Russian expert vouches for Kudankulam safety

The melted core, hydro accumulators and an array of few more safety features had made the KNPP reactors unique in the industry. Source: RIA Novosti / Pavel Lisitsyn

The melted core, hydro accumulators and an array of few more safety features had made the KNPP reactors unique in the industry. Source: RIA Novosti / Pavel Lisitsyn

Yevgeniy Dudkin tells The Hindu that the Kudankulam reactors are the safest in the world.

A leading Russian scientific expert vouched for the safety of the Kudankulam Nuclear Power Project (KNPP), which has faced the ire of protestors believed to be backed by Russia’s rivals. Yevgeniy Dudkin, head of the Russian Specialists Group at Kudankulam Nuclear Power Project told The Hindu that the superior technology and exceptionally high quality equipment used in the reactors at the project made them unique in the global nuclear industry.

Dudkin told the paper that the ‘hot run’ of the first reactor was successfully completed, as all components behaved exceptionally well during the tests.  Since the Russian government established Quality Management System with international standards, the companies manufacturing any component to be used in the nuclear industry would always be adhering to international standards, the report said.

Every part used and being used in the reactor and other parts fitted in the allied sections were being jointly inspected by Indian and Russian specialists prior to a series of tests conducted on them to ascertain their quality, the report said adding that the products were being received at the KNPP site jointly by the project’s engineers and Russian specialists, who would sign the documents to certify the quality of the components.

“If any of the observation made by one of the members questioned the quality of a particular component, it will not be installed until the issue is settled. Hence, there cannot be any room for compromise in quality in the products supplied to KKNPP,” Dudkin told the paper adding that the Russia side was addressing the issue of short supply of any of the components, if any, to avert possible delay in the execution of the project.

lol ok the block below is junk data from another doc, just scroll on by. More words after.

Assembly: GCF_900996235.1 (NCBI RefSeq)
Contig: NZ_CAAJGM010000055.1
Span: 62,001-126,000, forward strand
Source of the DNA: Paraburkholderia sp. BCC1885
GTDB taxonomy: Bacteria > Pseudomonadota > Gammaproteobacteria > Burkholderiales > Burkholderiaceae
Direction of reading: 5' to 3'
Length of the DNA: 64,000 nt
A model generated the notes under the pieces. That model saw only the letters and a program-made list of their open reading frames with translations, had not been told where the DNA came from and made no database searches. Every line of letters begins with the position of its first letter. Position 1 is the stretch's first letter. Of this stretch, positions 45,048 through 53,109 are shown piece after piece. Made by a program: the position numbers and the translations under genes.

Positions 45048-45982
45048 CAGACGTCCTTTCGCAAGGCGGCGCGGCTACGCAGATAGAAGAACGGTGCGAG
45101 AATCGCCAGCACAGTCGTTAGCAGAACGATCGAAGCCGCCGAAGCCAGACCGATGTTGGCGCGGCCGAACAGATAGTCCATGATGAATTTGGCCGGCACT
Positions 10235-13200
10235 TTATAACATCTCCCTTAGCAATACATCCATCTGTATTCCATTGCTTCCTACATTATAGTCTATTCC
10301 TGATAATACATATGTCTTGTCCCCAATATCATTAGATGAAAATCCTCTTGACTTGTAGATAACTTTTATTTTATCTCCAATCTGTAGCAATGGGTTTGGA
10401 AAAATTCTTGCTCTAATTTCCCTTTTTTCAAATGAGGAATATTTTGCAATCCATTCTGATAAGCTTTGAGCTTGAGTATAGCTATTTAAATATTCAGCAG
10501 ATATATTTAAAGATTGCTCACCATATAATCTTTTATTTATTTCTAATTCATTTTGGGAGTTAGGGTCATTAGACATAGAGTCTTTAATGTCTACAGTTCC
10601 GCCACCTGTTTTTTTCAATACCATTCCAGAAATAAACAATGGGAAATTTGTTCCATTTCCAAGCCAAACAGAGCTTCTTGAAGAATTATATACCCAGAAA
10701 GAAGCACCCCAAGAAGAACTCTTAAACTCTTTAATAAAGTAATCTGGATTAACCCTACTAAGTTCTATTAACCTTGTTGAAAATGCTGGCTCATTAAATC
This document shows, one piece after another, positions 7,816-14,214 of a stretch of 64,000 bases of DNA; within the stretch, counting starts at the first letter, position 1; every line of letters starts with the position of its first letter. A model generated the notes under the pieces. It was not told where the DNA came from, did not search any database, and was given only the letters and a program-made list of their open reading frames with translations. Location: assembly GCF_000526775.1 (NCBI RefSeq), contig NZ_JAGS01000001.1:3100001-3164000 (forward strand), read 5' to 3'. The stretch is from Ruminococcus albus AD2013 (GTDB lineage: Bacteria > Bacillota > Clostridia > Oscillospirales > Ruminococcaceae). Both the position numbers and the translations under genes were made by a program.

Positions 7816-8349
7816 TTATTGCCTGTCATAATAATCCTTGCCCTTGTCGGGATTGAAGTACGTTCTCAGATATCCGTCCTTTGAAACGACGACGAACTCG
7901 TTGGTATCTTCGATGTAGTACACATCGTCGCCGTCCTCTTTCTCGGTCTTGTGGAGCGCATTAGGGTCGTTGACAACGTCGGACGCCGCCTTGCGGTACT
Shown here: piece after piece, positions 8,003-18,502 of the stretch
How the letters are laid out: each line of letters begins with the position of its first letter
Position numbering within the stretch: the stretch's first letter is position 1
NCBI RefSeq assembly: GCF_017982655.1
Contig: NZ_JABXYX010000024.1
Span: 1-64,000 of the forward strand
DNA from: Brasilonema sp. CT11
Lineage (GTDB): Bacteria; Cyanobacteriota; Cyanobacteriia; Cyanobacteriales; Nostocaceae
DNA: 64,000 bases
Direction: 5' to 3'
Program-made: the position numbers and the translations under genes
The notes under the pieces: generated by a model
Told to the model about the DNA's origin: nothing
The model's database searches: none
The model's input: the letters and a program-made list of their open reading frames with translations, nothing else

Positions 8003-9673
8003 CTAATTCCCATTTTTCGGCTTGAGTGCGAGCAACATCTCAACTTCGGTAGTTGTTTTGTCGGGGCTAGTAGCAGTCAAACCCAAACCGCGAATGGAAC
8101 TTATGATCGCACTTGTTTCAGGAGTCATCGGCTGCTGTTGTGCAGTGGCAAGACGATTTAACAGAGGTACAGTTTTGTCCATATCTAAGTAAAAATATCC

Dudkin told the paper that the VVER – 1000 technology, which has been used in the reactors under construction at Kudankulam, was a proven one, as two similar reactors constructed by his company, Atomstroyexport, a Rosatom subsidiary were functioning well in China.

“Inter-governmental agreement had been signed for constructing two nuclear reactors of 1,000 MWe in Bangladesh and construction on two reactors with similar capacity is to be started at Vietnam. Of course, we have planned to construct four more reactors at Kudankulam. This is purely because of the highest quality standards Russia has evolved over the years and the components with exceptionally superior quality,” The Hindu quoted Dudkin as saying.

Dudkin also told the paper that a number of passive safety measures installed had made the reactors the safest in the world. The report said that the passive heat removal system that could extract the residual heat from the reactors even during absolute power cut, quick boron injection system, the core catcher that would cover completely even the melted core, hydro accumulators and an array of few more safety features had made the KNPP reactors unique in the industry.

 “In fact, we will be pleased to introduce such futuristic safety measures in the reactors we are going to construct in other parts of the world,” Dudkin told the paper.

The Kudankulam units comprise of 1,000 MW reactors of the VVER-1000 model being constructed by NPCIL and Russia’s Atomstroyexport.

India signed a contract with the Soviet Union to build the Kudankulam plant in 1988, while the actual construction started only in 1997 due to due to the political and economic upheaval in Russia after the collapse of the Soviet Union in 1991.

The construction of the first two units of the power plant was halted in September 2011 over protests by local residents who demanded the scrapping of the Indo-Russian project citing the Fukushima nuclear disaster in Japan. Protesters had blocked all roads to the plant and would not allow the workers to enter. The work resumed in March 2012.

Protestors have vowed to disrupt the project and continue to fight against the project in Indian courts.

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